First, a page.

Antibiotics and many gut medications used for controlling acid reflux have been shown to be devastating to gut health a healthy gut microbiome, as well as many of the chemicals we use around the homes and even the personal care products we apply to our skin. Even our activities either promote gut health and gut healing or harm it. Stress sends messages to the opportunistic (bad) microorganisms in the gut to tell them to start to take over from the good ones. Exercise promotes gut health and healing while no exercise or too much exercise does the exact opposite.

Fortunately, in animal studies we know that many of these conditions can be improved and even reversed if the gut microbiome is repaired. 50% of Parkinson’s Disease has been directly linked with poor gut health while improving the gut microbiome has been shown to dramatically improve symptoms.

The research also shows that while probiotics can be useful in gut healing, repairing the gut microbiome requires an understanding of what encourages a healthy gut microbiome in our diet and lifestyle as well as what causes a dysfunctional microbiome. We now know that all the healthy foods we eat, the vegetables, nuts, seeds, herbs, spices and fruit all feed the gut microbiome which then feeds us and looks after our health. All the studies on healthy diets from the Mediterranean to the original Japanese or the low inflammatory diet (DII) benefit us because they work through the gut to promote gut health and subsequently our health.

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Nutrition and lifestyle can reverse IBS

Nutrition and lifestyle can reverse IBS

Irritable or Inflammatory Bowel Syndrome (IBS) affects an estimated 14.1% of the US population and 11% of the global population. IBS is characterized by chronic abdominal pain, gas, cramping, bloating, constipation, and diarrhea. More than one-half of all patients with IBS suffer from depression or anxiety. Missed work, social interactions, and travel are among the top stressors for these individuals. Many studies have shown a compromised gut microbiome to be associated with IBS.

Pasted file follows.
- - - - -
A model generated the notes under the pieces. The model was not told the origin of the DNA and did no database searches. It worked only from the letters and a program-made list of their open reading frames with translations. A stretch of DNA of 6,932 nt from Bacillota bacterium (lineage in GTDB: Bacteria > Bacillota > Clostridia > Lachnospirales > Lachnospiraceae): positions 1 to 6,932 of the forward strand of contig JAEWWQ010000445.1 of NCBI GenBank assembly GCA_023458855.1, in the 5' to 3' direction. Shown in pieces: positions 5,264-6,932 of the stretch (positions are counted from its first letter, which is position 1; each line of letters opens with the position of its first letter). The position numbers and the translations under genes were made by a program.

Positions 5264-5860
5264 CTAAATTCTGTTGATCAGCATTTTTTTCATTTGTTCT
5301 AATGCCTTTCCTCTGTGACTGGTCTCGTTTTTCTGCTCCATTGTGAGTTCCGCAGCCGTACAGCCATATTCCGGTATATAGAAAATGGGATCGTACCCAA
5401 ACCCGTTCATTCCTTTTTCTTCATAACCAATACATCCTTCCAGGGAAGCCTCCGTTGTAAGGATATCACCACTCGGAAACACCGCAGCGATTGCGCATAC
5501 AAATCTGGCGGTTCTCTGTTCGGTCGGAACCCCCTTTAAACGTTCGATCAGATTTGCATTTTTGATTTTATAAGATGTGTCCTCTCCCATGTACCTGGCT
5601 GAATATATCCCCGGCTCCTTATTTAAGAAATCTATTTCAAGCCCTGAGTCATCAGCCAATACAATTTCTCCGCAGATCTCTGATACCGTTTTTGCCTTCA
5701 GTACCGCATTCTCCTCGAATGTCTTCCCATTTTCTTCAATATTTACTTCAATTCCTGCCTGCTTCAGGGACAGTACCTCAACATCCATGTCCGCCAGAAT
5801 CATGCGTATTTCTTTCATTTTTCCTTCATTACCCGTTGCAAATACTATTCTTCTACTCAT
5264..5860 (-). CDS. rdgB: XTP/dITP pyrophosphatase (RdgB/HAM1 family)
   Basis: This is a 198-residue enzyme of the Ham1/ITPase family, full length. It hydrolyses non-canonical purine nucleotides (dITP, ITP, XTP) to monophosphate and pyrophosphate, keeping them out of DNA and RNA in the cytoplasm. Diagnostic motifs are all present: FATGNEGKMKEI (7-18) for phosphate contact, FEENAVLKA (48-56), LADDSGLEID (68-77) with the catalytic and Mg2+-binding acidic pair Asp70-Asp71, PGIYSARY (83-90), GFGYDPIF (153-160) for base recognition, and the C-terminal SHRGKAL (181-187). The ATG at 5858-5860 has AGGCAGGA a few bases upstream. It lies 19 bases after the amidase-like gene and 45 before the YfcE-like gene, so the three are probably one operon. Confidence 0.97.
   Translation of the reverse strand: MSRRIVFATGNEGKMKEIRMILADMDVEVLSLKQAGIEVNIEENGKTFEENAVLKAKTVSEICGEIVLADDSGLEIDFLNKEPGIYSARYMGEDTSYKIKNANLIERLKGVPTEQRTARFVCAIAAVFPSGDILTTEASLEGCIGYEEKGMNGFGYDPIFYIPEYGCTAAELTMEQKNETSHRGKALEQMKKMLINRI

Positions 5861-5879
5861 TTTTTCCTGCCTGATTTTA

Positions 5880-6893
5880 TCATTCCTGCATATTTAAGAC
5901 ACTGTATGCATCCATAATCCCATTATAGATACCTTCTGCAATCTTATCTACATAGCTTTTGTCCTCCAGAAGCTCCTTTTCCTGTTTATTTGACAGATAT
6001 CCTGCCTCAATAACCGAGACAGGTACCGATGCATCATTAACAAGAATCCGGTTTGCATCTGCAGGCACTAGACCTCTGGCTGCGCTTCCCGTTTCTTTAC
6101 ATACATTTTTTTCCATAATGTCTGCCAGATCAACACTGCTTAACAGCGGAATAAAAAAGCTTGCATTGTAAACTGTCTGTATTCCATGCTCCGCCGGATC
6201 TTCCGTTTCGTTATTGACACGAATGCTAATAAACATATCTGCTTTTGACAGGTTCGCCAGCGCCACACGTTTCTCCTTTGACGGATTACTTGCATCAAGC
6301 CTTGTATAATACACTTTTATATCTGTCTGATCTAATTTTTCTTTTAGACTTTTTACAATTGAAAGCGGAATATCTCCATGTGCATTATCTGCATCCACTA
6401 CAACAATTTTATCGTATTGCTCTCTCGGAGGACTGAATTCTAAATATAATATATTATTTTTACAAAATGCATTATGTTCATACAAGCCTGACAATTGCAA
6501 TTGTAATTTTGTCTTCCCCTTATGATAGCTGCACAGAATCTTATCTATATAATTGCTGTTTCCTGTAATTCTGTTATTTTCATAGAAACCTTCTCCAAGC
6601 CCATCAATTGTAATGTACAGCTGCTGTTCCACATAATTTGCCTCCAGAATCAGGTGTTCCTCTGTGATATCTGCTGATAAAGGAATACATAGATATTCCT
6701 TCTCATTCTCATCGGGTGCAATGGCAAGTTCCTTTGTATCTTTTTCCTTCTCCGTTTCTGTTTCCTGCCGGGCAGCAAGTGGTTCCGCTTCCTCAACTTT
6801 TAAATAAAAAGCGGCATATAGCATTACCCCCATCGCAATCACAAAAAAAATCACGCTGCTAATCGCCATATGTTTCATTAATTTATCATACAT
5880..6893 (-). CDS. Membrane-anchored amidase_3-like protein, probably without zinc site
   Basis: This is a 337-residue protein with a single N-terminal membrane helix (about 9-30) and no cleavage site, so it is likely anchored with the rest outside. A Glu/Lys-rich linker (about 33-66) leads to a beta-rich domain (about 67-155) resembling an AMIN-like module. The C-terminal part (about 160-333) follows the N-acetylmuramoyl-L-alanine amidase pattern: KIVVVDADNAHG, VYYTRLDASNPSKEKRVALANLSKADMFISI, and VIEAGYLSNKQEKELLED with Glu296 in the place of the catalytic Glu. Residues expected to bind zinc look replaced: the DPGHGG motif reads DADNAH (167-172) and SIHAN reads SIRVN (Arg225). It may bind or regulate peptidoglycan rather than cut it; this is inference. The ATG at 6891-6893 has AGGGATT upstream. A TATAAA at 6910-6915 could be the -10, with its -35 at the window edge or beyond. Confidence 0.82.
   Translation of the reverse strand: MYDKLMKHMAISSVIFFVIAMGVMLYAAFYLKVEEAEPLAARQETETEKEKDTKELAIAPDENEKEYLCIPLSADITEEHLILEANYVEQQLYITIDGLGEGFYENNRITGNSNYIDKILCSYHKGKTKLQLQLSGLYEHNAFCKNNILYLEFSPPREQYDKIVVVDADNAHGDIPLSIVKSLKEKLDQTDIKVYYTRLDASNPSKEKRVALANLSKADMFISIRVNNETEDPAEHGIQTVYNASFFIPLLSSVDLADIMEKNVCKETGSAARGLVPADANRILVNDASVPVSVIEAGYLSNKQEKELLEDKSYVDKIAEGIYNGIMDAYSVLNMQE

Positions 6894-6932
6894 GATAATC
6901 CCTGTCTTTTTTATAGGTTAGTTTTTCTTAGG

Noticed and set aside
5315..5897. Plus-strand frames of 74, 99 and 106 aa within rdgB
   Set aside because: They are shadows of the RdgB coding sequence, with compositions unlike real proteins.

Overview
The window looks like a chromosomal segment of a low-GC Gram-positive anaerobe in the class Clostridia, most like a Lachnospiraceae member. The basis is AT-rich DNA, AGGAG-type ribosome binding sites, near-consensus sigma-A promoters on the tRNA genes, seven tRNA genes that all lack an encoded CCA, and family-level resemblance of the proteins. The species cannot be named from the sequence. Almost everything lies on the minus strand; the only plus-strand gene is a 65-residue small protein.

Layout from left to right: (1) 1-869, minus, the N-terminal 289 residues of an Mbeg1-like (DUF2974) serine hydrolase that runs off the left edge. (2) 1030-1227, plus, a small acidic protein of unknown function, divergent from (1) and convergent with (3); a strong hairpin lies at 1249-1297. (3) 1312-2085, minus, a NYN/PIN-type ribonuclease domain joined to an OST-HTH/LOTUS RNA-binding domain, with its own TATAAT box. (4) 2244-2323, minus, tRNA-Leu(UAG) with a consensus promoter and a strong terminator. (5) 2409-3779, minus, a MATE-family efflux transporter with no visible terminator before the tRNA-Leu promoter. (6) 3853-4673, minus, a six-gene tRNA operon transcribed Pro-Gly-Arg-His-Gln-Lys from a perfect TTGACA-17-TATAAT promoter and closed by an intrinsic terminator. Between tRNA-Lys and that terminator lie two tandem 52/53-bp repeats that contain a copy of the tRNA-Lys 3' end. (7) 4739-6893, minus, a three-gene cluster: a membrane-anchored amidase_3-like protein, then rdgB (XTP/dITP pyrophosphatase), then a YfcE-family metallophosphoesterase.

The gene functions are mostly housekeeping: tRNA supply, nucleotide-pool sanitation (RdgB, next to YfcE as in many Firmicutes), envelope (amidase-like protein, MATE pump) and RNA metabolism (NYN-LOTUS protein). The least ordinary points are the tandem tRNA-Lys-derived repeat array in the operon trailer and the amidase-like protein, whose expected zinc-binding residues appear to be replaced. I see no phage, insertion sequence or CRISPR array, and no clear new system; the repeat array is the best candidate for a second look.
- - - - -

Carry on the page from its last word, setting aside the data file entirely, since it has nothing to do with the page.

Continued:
In this study a 53-y-old Caucasian patient had signs of irritable bowel syndrome (IBS; gas/bloating, gastroesophageal reflux), fatigue, and sleep disturbances. He also noted a history of chronic sinusitis, seasonal allergies, multiple chemical sensitivities, and right knee pain (3 surgeries).

Over the course of 6 mo, the patient was treated using an elimination diet, lifestyle modifications, botanicals, and dietary supplements to address the underlying cause of issues. His symptoms decreased and quality of life increased, resulting in the resolution of his IBS symptoms, improved sleep, and increased energy levels.

This case illustrates the usefulness of diet and lifestyle changes to improve and eliminate  chronic gut issues.

Here is a quote from the patient

Patient Perspective. “I feel better than ever—even better than in my 20s. I went into this process with a high desire to feel better since my gut symptoms and fatigue began to impact everything I enjoy in life—golf, cycling, and the outdoors, but I was a little hesitant knowing it would involve so many changes. I thought it would be a difficult process, but it really wasn’t once I established my lifestyle, diet, and supplement routines. The hardest part of treatment was going 100% gluten free. Had I known I would feel this good, I would’ve done this long ago. Finding the root causes and making lasting lifestyle changes are the key to health. Working with a knowledgeable practitioner makes all the difference!”

 

Source.

https://www.ncbi.nlm.nih.gov/pmc/articles/PMC5145014/